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‘Pakistan reforms on track’: IMF approves $452 million bailout package

The International Monetary Fund (IMF) has approved the second tranche of $452.4 million for Pakistan under the $6 billion bailout program for the country.

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The International Monetary Fund (IMF) has approved the second tranche of $452.4 million for Pakistan under the $6 billion bailout program for the country.

This brings the total disbursements to about $1.44 billion, the IMF said after completing the first review of Pakistan’s economic performance under the Extended Fund Facility (EFF) on Thursday.

While the IMF hailed Islamabad’s efforts to ensure economic stability, the lender said that the nation must ensure further implementation of reforms to support sustainable growth. Pakistan is set to complete tax reforms, taking measures including the elimination of tax exemptions and loopholes, as well as making changes in the state-owned enterprise sector.

“Pakistan’s program is on track and has started to bear fruit. However, risks remain elevated. Strong ownership and steadfast reform implementation are critical to entrench macroeconomic stability and support robust and balanced growth,” deputy head of the International Monetary Fund (IMF) David Lipton stated.

The first tranche of the rescue package was released last month after the IMF completed its mission in the South Asian nation

The official added that a flexible and market-determined exchange rate is necessary to “cushion the economy against external shocks and rebuild reserve buffers.”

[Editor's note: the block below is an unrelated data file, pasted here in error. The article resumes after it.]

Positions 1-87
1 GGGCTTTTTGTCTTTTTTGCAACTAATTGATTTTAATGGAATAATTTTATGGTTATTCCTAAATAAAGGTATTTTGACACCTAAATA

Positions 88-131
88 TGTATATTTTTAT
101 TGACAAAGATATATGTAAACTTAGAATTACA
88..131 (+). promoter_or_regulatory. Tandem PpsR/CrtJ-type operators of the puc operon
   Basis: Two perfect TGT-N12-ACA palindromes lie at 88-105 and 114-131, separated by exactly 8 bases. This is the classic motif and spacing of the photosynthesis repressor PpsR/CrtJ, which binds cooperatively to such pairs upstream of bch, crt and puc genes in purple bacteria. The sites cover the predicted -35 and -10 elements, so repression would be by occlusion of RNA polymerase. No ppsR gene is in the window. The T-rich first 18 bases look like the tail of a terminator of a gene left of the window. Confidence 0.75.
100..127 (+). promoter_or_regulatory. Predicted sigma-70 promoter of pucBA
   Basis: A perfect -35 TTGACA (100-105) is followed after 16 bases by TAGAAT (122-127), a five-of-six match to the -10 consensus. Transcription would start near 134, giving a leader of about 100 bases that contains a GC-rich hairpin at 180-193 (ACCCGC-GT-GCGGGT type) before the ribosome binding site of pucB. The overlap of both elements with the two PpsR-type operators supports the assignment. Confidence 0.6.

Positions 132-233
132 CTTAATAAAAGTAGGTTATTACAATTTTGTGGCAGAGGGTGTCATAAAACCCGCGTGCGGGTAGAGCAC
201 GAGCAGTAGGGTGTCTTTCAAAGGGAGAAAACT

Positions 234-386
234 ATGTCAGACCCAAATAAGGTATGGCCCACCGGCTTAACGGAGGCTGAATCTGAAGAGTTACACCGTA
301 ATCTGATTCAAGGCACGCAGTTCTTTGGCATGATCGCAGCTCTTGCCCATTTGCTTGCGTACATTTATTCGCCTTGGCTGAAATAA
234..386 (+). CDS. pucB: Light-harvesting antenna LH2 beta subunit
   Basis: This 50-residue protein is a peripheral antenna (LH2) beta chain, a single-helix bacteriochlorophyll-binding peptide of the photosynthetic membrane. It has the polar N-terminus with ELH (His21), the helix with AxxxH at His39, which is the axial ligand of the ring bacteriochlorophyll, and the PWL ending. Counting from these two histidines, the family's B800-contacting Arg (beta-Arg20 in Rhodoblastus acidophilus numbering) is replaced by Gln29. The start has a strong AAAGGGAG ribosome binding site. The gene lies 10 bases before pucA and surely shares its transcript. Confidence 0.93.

The IMF approved a $6 billion 39-month EFF arrangement for Pakistan in July as the country faced significant economic challenges on the back of large fiscal and financial needs.

Read more: IMF finally approves $6 bn loan for Pakistan

The program requires Islamabad to take steps to reduce public debt, ensure the GDP growth and expand social spending, as well as implementing energy sector and structural reforms. The first tranche of the rescue package was released last month after the IMF completed its mission in the South Asian nation.

After Pakistan received the first part of the financial help, credit rating agency Moody’s raised the country’s outlook to stable from negative. The New York-based agency noted that it expects that the reforms under the IMF program will help to gradually narrow Pakistan’s fiscal deficit.

RT with additional input by GVS News Desk. 

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